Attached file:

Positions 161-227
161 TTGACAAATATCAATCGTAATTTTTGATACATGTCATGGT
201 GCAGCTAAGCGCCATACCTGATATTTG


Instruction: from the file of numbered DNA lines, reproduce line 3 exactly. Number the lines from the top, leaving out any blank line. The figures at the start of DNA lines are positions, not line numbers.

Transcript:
201 GCAGCTAAGCGCCATACCTGATATTTG